History of Horse Boarding at WRSHP
History of Horse Boarding at WRSHP
For most of the last 50 years, privately owned horses could be boarded at the stables and pastures of WRSHP. Unfortunately, the demands of running a boarding stable sometimes conflicted with preserving the Park as a public memorial to Will Rogers. Horse boarding—for the explicit purpose of establishing a regular polo program—began in 1952. At first, there were 19 boarded horses, but by 1968 there were 85 horses. By 1974 the limit had been raised to 100 horses, but 114 were actually living at the Park. During Will Rogers’ lifetime, only 20 to 30 horses were on the ranch. The growth in boarding accompanied increasing public complaints of exclusivity and monopoly, finally provoking an investigation by the State Auditor General in 1974. The Auditor General found that the concessionaire had constructed new facilities without approval, and that the number of horses maintained in the park consistently exceeded the allowable maximum. It also reported testimony that the public was effectively excluded from some parts of the unit.
The Department adopted a Horse Management Plan in September, 1979. The objective of the plan was to provide more access for the visiting public and complete interpretation of the grounds at the Park. It contained the following policies:
• Continue horse presence in the unit;
• Continue polo games;
• Limit horses stabled on the grounds to 32;
• Restore Hart and Mitt Canyons [which had been cluttered with pipe corrals]; and
• Maintenance of the Stable should be a Department responsibility.
This plan remained in effect as a Commission policy until superseded in 1992 by a General Plan for the Park. The General Plan raised the maximum number of boarded horses from 32 to 45. A series of concessionaires ran equestrian activities at the Park until 1997. Initially, the Department received no fees from the concessionaires, who were expected to maintain the Polo Field in exchange for use of the facilities.
Beginning in 1963, the Department began receiving payments as well as specifying maintenance obligations. By 1967 Park managers were beginning to look to these contracts as a source of revenue. Although the Department had separate contracts for polo, riding lessons, and trail riding, it decided to combine all equestrian operations into a single concession. The idea was that a single equestrian operation would “be allowed to generate sufficient income to maintain all facilities and to coordinate all horse activities.” The goal of generating income to maintain all Park facilities seems to have driven subsequent concession contracts.
By the early 1960s, complaints were mounting about the concessions. Under the initial polo contract, there was a great deal of resentment at the so-called monopoly that the concessionaire enjoyed. Once other equestrian activities were added to the concession contract, there were complaints that the number of horses exceeded the contract limit, and that the horses caused erosion problems.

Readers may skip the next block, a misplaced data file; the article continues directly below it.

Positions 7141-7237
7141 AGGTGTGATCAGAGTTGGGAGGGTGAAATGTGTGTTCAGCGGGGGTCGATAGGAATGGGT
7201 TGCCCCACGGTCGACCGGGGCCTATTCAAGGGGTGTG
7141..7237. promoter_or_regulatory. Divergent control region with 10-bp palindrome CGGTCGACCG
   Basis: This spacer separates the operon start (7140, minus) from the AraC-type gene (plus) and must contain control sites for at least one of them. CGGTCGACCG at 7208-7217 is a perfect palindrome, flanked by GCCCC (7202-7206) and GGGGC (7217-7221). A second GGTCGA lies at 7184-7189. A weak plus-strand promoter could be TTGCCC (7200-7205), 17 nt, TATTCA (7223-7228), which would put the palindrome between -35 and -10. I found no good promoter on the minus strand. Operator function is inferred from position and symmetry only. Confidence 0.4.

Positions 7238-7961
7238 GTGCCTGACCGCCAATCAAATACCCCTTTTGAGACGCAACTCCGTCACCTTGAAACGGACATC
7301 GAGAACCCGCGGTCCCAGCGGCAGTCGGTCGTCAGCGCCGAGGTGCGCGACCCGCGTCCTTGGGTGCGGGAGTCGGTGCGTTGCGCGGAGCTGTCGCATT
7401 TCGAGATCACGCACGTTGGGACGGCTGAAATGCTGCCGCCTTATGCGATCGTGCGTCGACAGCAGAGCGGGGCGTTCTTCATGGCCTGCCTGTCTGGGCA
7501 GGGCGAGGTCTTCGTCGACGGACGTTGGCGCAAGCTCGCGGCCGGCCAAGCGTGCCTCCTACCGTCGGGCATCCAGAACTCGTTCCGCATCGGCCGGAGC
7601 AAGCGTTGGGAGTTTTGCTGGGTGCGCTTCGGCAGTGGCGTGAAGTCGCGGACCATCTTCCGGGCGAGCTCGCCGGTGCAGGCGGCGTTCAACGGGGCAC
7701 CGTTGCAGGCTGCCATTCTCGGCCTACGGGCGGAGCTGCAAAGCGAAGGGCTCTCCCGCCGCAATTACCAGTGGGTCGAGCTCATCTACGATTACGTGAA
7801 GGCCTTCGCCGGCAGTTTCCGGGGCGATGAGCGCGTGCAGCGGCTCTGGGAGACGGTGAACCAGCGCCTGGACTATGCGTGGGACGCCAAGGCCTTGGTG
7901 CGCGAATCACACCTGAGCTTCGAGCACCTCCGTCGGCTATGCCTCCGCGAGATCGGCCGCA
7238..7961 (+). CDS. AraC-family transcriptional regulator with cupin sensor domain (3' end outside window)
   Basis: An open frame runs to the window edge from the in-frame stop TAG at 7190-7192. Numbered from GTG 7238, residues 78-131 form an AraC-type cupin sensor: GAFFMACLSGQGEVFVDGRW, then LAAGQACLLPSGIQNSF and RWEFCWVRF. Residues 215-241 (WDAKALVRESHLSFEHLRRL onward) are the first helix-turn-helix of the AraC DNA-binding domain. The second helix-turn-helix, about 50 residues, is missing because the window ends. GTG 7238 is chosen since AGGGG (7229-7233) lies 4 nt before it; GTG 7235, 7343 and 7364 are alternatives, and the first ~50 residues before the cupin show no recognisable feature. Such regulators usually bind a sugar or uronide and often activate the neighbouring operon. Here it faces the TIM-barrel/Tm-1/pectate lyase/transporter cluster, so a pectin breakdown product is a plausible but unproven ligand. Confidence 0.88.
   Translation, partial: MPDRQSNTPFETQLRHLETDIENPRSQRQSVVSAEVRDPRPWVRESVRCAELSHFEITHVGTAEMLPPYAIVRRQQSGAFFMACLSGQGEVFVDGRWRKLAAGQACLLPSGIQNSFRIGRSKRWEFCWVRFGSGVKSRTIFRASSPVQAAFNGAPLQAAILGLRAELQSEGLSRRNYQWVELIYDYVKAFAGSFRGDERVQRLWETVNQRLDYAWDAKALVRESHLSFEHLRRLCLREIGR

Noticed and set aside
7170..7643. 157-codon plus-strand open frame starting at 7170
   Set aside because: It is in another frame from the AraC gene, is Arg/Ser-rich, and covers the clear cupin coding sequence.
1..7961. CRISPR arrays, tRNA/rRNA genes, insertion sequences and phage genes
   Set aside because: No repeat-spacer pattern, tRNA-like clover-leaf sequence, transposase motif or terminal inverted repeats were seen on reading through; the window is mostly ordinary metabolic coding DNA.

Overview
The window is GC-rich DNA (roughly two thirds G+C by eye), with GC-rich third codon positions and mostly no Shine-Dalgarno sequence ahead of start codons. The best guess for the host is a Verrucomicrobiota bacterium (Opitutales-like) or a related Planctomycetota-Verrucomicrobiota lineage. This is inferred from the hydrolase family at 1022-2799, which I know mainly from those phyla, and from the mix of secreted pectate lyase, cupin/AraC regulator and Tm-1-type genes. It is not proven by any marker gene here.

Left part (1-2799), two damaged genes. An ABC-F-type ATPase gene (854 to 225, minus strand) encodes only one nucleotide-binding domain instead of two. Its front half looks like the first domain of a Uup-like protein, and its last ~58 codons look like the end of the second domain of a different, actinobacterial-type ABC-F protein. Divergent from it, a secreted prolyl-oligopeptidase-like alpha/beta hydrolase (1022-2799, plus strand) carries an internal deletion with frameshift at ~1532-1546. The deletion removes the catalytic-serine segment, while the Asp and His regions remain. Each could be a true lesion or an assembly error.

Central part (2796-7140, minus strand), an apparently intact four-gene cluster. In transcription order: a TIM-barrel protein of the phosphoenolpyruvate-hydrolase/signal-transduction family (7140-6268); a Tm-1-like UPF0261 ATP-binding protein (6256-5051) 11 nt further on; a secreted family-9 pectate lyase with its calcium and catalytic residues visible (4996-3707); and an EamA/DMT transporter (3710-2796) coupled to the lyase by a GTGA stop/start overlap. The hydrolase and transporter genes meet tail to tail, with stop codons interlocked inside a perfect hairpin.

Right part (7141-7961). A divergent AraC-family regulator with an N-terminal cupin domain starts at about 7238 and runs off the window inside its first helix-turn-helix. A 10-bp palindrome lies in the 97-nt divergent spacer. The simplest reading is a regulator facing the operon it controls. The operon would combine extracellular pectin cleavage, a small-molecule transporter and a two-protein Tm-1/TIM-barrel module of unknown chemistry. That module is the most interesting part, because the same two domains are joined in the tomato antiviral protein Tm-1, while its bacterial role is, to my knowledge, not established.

By the early 1980s, the Department received citizen complaints of irregularities in the polo operation, of failure to maintain the facilities, and of exclusion of non-boarder equestrians from the park. At about this time, Will Rogers’ family began to express concerns over restricting public access to the Park and inadequate maintenance of the historic Stable. Other public comments received on the draft General Plan expressed concern that the equestrian activities offered did not reflect those of the historic era, when Will Rogers played polo and enjoyed roping on his ranch. To balance the concerns about the historic Stable and the need to generate revenue to maintain the Park, the General Plan allows only 10 horses to be boarded in the stable, while raising the total number in the park to 45.
In the early 1990s, the Will Rogers Cooperative Association ran the concession. The Association’s goal was to use the funds generated by the equestrian operations to restore the historic facilities and support interpretive programs. Perhaps exacerbated by the immediate need to remove boarded horses from the Stable during the restoration of that structure, their tenure was involved from the beginning in controversy with the boarders and the polo club.
When the Cooperative Association’s four-year tenure ended in 1997, the Department attempted to change its approach to the situation. It contracted with a manager to run the equestrian operations, while turning maintenance of the Stable over to Park staff. When criticism continued, a second management contract was tried. Finally, the Department established the equestrian operation as a lease in February, 2000.